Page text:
Cartooning is fun. Through cartooning, people, and particularly children, can express themselves freely and without inhibitions. There are very few rules. The drawing itself is fun. It gives fun to family and friends to see what has been achieved and if the end result turns out to be a bit “funny” – Great! That’s what it’s supposed to be.
I have devised a simple formula which is easy to remember and this enables anyone to start drawing cartoons straight away. It also builds confidence and interest in the art of cartooning. I have called the formula “The Fourteen C’s”
The Fourteen C’s
O.K. so what’s needed as far as tools of the trade are concerned if you are wanting to draw a cartoon? Simple really – a pad of good smooth white paper.
There are many drawing pads of differing paper, different thicknesses and finishes but all you have to do is find the right one for you. You might initially want to draw a cartoon in ink and use a black/ grey or colour wash over it. In this case I would recommend a good smooth watercolour paper. The pen is really important for it sets the type of cartoon you are drawing and by experimenting you will find the right one for you, whether it is a black felt tip marker pen or a pen with nib and ink. I personally use a Sharpie Permanent Marker, fine point for a lot of my work.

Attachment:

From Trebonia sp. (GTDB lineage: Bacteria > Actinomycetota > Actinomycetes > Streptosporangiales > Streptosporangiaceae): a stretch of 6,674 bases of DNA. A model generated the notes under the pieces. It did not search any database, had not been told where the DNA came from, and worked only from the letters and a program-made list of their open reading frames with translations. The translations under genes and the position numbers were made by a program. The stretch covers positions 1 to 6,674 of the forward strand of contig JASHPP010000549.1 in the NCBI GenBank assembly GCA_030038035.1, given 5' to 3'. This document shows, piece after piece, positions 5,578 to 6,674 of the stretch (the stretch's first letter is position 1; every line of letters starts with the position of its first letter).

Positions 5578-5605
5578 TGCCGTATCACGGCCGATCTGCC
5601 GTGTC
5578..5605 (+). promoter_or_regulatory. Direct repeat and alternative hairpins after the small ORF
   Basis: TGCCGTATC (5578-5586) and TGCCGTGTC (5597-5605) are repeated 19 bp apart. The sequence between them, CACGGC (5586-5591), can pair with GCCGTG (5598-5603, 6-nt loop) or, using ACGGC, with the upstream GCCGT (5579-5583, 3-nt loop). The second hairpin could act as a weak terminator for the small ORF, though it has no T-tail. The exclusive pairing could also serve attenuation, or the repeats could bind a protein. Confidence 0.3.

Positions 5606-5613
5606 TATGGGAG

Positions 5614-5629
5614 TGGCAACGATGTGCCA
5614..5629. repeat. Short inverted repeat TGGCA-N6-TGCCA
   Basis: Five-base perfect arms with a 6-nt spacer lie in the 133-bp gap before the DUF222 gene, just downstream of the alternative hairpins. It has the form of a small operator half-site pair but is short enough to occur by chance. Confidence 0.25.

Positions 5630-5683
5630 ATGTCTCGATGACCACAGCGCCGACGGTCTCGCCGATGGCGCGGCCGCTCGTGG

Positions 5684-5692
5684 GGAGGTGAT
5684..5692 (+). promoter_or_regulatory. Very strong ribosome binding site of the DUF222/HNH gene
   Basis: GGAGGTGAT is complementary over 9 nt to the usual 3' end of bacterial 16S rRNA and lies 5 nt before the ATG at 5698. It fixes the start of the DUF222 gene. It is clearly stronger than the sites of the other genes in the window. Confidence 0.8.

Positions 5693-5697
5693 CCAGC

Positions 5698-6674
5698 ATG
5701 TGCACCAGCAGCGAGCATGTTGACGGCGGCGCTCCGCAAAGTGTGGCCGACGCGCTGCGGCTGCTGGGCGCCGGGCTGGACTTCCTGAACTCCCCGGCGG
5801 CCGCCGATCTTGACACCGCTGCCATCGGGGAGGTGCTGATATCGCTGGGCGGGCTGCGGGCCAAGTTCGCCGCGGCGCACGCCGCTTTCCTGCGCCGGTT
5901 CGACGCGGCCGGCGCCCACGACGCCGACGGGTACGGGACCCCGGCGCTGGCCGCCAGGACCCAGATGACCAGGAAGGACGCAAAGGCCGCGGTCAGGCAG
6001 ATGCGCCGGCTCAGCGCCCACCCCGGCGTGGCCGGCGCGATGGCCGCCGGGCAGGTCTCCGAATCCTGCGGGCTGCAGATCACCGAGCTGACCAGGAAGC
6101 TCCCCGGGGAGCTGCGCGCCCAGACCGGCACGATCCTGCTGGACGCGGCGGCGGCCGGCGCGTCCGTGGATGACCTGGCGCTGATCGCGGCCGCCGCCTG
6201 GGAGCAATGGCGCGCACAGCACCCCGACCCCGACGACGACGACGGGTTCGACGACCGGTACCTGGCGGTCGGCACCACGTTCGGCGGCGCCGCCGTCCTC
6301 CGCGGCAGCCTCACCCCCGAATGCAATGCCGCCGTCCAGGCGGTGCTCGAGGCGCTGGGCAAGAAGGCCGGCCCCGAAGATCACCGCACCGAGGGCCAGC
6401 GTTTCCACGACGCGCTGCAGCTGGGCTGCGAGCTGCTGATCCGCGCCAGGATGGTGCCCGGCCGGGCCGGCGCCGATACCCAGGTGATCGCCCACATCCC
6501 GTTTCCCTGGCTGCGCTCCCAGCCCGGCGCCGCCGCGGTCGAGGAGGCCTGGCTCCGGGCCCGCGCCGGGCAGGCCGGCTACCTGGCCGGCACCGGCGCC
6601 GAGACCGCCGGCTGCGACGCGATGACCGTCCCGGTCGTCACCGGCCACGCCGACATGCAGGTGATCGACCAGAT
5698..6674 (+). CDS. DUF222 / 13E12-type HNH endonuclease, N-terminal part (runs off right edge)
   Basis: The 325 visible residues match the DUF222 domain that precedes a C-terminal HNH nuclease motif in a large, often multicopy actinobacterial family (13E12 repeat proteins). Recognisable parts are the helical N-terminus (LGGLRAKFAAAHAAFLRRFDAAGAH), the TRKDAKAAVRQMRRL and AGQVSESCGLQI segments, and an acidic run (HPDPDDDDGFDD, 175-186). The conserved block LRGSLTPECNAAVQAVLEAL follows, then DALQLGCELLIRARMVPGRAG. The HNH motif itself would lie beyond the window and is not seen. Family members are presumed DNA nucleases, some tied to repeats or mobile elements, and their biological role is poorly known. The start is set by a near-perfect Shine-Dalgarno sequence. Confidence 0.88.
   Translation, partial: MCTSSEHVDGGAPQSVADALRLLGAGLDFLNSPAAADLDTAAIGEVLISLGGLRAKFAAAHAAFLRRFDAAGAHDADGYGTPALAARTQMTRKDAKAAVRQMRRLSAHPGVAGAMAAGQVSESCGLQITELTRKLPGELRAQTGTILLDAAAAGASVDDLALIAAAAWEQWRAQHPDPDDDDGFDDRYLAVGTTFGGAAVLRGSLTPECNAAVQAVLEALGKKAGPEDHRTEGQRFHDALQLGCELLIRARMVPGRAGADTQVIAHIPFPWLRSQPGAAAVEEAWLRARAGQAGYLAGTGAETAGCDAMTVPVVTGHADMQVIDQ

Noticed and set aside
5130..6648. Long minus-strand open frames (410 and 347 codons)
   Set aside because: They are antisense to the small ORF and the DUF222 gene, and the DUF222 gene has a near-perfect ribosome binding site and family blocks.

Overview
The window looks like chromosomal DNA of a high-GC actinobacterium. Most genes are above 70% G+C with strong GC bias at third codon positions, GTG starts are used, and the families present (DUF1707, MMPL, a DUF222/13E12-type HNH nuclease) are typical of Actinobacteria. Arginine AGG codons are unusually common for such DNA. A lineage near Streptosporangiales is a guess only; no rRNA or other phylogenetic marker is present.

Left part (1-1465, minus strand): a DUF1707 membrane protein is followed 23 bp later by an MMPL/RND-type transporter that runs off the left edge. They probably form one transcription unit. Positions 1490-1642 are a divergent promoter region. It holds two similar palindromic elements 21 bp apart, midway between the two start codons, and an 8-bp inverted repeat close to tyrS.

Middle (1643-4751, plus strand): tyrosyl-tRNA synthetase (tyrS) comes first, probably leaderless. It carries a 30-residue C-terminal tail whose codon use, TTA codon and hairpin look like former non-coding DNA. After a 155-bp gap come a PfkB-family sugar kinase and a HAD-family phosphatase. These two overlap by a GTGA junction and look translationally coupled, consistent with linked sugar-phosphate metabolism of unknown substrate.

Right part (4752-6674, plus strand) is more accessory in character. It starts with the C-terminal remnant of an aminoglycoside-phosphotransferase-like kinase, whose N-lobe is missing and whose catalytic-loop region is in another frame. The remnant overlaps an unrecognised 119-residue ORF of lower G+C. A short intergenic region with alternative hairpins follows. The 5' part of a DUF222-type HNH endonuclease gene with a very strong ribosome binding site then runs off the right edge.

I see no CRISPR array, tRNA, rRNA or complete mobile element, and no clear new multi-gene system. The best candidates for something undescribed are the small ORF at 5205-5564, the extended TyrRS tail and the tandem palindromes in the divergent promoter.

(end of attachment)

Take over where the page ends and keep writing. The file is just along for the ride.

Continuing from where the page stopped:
All that’s needed is a little imagination and the confidence to put pen to paper. If it’s you first time you have sat down and wanted to draw a cartoon DON’T PANIC! It’s a lot easier than you think and like anything in life, the more you practice the better you will become. You can even make a cartoon face out of the word “CARTOONING”.
You may not realise it but you already have a style! A little like your signature, it will differ from someone else signing exactly the same name. You might not like your cartoon when you have finished it…but don’t worry, it’s not important that you don’t like your cartoon if other people do like it!
You set the rules when you draw. If you make a mistake only you know this and you can easily turn it to your advantage. Incorporate the mistake into your drawing /cartoon and pretty soon you will be glad your pen “slipped!”. Personally I don’t like to do a draft of a cartoon before doing the finished artwork. I feel when you are essentially copying your draft it loses some of the magic, the vibrancy and the energy of the first drawing. This is why I just “go for it” when I draw a cartoon and have confidence in myself that it will turn out alright.
Just go for it!
I hope to add shortly to my Studio’s website other videos which show how to take your cartooning further in order to draw for both profit and pleasure.
The best feeling in the world is when someone looks at your cartoon and says to you… “Could I have that?” It is such a compliment when anyone likes your work enough to want a copy of it for themselves.
Have fun cartooning…It’s what it’s all about!